“Homebase is a shared workroom for students and teachers and perhaps the space that is most clearly inspired by Kinnarps. This is where students go to work before, during and after the school day. And because the staff is available, it is a natural area for cooperation and asking questions,” says Peter Heddelin. 

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Armchair Frame, coffee table Fields, sofa Gino, coffee table Cassia and pouffe Fields.

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Meeting table Vagabond and stool Stack.

“You need to map out the needs, ask yourself what you want from the operations, formulate a vision and then involve both staff and interior designers in a dialogue.”

Peter Heddelin, CEO, Amerikanska Gymnasiet

Finally, there is the “office”, which is a meeting room aimed to mimic the spaces that students will encounter in their working life. These rooms can be booked for group-work lessons, but also be used as a creative space for projects and planning after school.

“We want our students to be given the opportunity to train skills and knowledge that will be in demand in the future global labour market, regardless of whether they choose to work in Sweden or abroad,” says Peter Heddelin. 

A particular challenge in furnishing the Amerikanska Gymnasiet’s premises is that the school is located in five different locations. Its culture and interior design must be reflected in all the schools. To keep the concept cohesive and facilitate the process, the school has had a single contact person at Kinnarps who is responsible for all the schools.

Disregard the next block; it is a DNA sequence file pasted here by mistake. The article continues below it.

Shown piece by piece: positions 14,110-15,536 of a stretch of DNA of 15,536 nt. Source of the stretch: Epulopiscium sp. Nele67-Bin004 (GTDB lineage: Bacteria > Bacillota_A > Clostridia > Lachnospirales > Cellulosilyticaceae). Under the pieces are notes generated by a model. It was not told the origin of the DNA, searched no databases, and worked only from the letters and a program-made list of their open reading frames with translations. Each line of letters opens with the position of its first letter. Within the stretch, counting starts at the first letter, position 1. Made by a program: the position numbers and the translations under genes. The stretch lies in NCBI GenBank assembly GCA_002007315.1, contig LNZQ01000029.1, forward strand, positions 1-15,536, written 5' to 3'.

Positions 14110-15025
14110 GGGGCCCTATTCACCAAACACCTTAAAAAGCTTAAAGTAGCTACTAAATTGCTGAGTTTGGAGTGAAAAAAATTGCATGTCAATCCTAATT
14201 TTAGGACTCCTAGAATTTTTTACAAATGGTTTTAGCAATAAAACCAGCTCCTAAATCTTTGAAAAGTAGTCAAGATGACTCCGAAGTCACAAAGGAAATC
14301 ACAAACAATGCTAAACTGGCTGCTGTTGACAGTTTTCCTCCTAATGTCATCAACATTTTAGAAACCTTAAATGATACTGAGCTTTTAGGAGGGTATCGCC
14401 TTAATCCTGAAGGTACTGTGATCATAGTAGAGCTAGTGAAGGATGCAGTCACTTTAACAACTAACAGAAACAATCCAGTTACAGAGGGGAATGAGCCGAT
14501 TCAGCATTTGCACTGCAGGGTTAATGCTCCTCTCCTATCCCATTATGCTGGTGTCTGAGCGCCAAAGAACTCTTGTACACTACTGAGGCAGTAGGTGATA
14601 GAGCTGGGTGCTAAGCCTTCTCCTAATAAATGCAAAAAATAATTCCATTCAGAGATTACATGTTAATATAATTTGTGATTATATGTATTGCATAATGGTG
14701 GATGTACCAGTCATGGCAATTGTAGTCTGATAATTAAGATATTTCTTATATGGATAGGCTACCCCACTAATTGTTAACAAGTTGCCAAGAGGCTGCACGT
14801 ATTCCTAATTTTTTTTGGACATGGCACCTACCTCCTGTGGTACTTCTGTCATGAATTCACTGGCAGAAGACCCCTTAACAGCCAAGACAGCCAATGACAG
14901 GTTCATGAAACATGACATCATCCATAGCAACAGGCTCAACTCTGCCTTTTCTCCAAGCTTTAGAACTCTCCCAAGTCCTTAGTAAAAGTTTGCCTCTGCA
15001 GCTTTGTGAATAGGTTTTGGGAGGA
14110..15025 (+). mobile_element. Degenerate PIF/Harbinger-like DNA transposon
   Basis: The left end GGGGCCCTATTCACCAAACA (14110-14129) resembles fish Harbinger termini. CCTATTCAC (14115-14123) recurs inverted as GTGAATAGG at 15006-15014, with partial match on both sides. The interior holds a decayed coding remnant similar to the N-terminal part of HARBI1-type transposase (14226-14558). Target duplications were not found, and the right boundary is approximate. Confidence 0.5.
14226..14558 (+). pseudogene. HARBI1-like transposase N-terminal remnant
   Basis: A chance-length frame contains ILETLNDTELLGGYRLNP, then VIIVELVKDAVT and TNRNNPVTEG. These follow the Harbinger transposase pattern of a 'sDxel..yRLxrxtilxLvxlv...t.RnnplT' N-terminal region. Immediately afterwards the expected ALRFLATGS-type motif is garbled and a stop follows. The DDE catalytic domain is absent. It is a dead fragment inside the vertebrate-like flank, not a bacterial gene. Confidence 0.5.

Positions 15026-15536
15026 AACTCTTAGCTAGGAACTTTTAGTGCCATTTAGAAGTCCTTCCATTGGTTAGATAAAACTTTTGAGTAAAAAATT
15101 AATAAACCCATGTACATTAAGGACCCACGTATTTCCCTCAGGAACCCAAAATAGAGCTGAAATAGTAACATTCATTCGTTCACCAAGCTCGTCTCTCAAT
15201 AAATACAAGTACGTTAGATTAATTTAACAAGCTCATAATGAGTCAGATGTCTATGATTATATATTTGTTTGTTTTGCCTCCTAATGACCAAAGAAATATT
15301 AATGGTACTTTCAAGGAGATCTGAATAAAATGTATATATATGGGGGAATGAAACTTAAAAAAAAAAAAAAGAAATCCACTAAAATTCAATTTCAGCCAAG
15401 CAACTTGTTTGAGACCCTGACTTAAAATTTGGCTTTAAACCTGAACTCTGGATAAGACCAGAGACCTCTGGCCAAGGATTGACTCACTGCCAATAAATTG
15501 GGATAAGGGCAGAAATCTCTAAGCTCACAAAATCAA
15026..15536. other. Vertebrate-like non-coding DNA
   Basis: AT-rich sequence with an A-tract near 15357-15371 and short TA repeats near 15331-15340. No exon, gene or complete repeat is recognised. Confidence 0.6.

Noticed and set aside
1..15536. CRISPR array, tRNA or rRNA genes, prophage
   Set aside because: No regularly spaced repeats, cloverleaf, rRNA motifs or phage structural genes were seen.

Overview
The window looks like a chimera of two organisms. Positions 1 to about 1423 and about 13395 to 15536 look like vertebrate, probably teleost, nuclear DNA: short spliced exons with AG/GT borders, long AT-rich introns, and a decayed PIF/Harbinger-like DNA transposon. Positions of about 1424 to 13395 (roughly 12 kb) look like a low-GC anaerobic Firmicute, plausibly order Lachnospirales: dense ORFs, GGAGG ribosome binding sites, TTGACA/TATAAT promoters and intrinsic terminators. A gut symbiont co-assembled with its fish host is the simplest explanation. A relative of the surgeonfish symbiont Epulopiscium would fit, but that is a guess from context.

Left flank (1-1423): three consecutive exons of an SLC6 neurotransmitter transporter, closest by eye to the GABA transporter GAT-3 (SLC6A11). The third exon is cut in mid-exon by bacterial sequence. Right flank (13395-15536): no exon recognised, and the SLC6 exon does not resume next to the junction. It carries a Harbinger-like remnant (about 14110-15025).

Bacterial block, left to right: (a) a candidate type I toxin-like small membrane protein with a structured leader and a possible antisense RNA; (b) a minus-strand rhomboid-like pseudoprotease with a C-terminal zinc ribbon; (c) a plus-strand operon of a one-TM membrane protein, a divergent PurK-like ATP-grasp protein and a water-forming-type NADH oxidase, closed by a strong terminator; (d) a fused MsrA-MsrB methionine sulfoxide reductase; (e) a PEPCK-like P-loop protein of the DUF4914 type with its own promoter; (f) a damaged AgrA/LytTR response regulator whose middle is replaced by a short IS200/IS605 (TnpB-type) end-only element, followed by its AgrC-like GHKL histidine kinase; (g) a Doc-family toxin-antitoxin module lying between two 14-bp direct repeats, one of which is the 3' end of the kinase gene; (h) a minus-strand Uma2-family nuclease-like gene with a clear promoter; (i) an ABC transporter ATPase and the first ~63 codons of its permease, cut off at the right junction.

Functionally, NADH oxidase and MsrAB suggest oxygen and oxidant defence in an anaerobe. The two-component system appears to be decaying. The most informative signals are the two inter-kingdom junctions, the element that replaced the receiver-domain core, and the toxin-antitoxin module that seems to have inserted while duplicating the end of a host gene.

“It’s important to me, we work closely and have got to know each other during the course of many years, so that we can easily put ideas and suggestions forward. I know what we want to achieve and what our visions are, but we need the help of interior design experts to make our goals tangible and become reality,” says Peter Heddelin. 

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Table Oberon and chair Neo Lite.

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Table Origo, desk screen Vibe and chair Leia.

Anders Larsson, learning space strategist at Kinnarps, remembers the first meeting with Peter Heddelin, several years before Amerikanska Gymnasiet came into being. He has followed the school’s journey.

“These operations live their values every day, and it’s great that we get to co-create with them. I have visited the schools several times and am always impressed by how well the vision has been realised. Together, we have created solutions and spaces that support teaching and learning in a long-term sustainable way,” he says. 

Peter Heddelin does not hesitate in calling the physical environment one of the school’s most vital and crucial pedagogical tools. He believes that the key to success is to take that insight seriously. 

“You need to map out the needs, ask yourself what you want from the operations, formulate a vision and then involve both staff and interior designers in a dialogue. I dare say that the interior design can be like night and day, depending on the conditions it provides for students and staff. With Kinnarps’ help, we will continue to be the best at offering a varied and stimulating learning environment.”